Missouri primary arrives at crucial time for presidential candidates
COLUMBIA - Missouri residents will cast their presidential primary votes in less than a week.
According to Secretary of State Jason Kander, election authorities have predicted that 34.15% of registered voters will turn out to vote on March 15.
The secretary's office said this is more than ten percent higher of an estimation than in 2012.
Terry Smith, a political science professor at Columbia College, said there are a few reasons Missouri's primary could end up playing a crucial role in determining which candidates will represent each party in the general election.
"I think Missouri plays a very important role because in previous years things have been much more settled than they are this year," Smith said. "In both the parties, especially the republican though, and especially because it's winner-take-all in Missouri, I think that it can have a big impact on how the race actually ends up spinning out."
Smith also said the fact Missouri's primary is open could bring a unique strategy for some voters.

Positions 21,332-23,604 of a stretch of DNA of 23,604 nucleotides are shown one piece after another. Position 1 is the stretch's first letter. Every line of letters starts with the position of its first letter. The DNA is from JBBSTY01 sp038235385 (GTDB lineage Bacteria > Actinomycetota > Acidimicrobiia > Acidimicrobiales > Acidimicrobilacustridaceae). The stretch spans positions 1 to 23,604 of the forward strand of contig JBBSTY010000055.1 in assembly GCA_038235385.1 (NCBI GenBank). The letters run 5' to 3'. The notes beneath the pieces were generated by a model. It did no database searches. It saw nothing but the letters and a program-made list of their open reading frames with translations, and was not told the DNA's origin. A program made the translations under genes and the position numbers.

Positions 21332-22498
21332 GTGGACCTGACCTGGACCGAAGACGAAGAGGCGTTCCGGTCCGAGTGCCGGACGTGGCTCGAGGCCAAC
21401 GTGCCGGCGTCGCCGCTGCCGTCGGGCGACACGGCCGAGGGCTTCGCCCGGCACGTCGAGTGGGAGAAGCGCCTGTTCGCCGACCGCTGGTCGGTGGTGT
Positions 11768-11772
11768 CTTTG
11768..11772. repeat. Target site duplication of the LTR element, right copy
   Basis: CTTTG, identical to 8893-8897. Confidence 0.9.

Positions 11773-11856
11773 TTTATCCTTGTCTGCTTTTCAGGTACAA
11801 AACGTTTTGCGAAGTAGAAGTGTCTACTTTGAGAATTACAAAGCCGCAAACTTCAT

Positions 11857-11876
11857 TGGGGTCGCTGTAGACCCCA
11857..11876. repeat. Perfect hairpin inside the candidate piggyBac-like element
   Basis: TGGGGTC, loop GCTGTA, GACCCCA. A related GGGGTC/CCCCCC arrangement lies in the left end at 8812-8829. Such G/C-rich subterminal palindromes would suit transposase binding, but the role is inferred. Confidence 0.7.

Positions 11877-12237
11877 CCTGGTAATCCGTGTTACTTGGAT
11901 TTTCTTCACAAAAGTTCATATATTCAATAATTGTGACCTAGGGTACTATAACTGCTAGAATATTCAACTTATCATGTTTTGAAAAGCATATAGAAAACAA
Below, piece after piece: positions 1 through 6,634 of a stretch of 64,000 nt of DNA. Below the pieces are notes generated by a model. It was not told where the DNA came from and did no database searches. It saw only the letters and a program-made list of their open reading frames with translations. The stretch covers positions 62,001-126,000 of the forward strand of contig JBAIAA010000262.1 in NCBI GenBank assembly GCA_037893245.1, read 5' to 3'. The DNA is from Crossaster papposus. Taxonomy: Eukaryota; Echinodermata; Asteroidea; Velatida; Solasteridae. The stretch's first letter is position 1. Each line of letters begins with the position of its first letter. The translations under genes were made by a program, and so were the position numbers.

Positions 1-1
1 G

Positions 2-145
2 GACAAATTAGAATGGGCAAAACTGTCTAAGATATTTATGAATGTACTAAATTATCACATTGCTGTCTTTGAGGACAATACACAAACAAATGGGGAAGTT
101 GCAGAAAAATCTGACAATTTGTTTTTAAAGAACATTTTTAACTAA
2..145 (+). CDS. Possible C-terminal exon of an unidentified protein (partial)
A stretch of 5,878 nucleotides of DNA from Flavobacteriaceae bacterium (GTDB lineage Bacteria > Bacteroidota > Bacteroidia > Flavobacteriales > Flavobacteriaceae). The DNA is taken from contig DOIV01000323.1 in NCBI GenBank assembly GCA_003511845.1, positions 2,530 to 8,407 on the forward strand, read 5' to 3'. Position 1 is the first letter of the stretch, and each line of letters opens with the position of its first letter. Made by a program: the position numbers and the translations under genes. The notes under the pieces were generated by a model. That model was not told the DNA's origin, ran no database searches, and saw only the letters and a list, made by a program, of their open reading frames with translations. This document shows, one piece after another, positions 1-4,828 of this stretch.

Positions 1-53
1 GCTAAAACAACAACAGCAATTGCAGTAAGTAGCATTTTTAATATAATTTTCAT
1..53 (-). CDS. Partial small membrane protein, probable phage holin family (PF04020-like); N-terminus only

"The most interesting thing will be the dynamic about because it's an open primary and anybody can vote in anybody's primary, that there might be some democrats thinking that Clinton's far enough ahead, and that would be a reasonable thought, who would vote in the republican primary to make sure that the weakest possible opponent for Hillary Clinton was there," Smith said. "So that dynamic is absolutely in play."
Smith said while Clinton and Trump are still the front runners, the road ahead could prove tough for both of them.
"I think while Trump's still the leader he's not close to a majority of the delegates and won't be for some time unless he starts sweeping these winner-take-all states," Smith said. "I think Clinton's probably got an insurmountable lead, but Bernie Sanders is absolutely keeping it interesting and competitive in the Democratic party."
Smith said that so far many candidates have not been focusing on Missouri yet, but that could change very quickly.
"What they've been doing is focusing on the ones that are just coming up," Smith said. "I think you're going to see a lot of them, certainly more than you would in a typical year, coming up in the next few days."
Hillary Clinton, Donald Trump and Ted Cruz are expected to make appearances in St. Louis over the weekend in advance of the primary vote. Trump is scheduled to appear at Peabody Opera House on Friday, March 11 and Clinton is expected to appear at the St. Louis Carpenters Joint Apprenticeship Program on Saturday, March 12. Ted Cruz is expected to appear in Maryland Heights on Saturday night.